New Wisconsin Governor to Follow IEDC Model


A state wants to do away with its Department of Commerce and replace it with a public-private partnership. It wants the focus to be job creation. Citing Indiana as an example for its move six years ago, that is the current game plan from incoming Wisconsin Gov. Scott Walker.

Gov.-elect Scott Walker wants to eliminate the state Department of Commerce and replace it with a public-private entity focused solely on job creation.

Walker said he still wants the state to play "a direct role, a supporting role" in economic development, "but not necessarily doing that all through a state agency."

It’s not yet clear how the new partnership would operate, who would run it, or whether it would be subject to the state’s open meetings and records laws.

Walker mentioned the plan at a gathering of business leaders and interest groups at the Madison Club to promote a new report, "Be Bold — The Wisconsin Prosperity Strategy."

The report offers similar suggestions for replacing the Commerce Department, saying the agency is responsible for many duties that have "little to do with job creation, which should rank as its top priority." It pointed to other areas, like natural resources and the public university system, where the state has governor-appointed boards.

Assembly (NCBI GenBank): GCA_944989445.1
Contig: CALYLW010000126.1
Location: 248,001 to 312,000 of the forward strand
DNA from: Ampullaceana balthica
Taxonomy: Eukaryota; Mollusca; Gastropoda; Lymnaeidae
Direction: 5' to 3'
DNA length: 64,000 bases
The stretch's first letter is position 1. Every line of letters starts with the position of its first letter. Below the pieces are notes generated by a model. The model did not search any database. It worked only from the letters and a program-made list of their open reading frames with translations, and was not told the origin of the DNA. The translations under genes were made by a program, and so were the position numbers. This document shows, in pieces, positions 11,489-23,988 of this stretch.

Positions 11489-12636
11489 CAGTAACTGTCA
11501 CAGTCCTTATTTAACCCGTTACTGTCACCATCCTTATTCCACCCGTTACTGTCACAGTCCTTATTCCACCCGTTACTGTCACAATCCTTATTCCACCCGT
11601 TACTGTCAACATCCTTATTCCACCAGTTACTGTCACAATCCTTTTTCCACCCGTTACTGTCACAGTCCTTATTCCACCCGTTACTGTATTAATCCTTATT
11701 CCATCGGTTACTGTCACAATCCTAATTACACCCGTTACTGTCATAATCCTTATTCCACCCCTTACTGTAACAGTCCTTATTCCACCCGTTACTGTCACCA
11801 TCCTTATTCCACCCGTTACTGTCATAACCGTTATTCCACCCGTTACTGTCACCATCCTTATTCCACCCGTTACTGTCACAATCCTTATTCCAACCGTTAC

It suggested creating an independent board to oversee the state’s job creation strategies and putting a variety of "private sector job creators" on that board, as well as the university system president, technical college system president, a union leader and a labor economist. It also recommended that the board be appointed by the governor and confirmed by the Legislature, and be given oversight of the economic development bond fund and the power to review regulations affecting businesses.

Walker applauded the plan, but said he may go beyond some of its suggestions.

"It certainly is bold. And we want to be bold. In fact, we’ve told them repeatedly I want to be even bolder," Walker said. "And so, we may take this plan and build off it and be even more aggressive than what they’re presenting."

 

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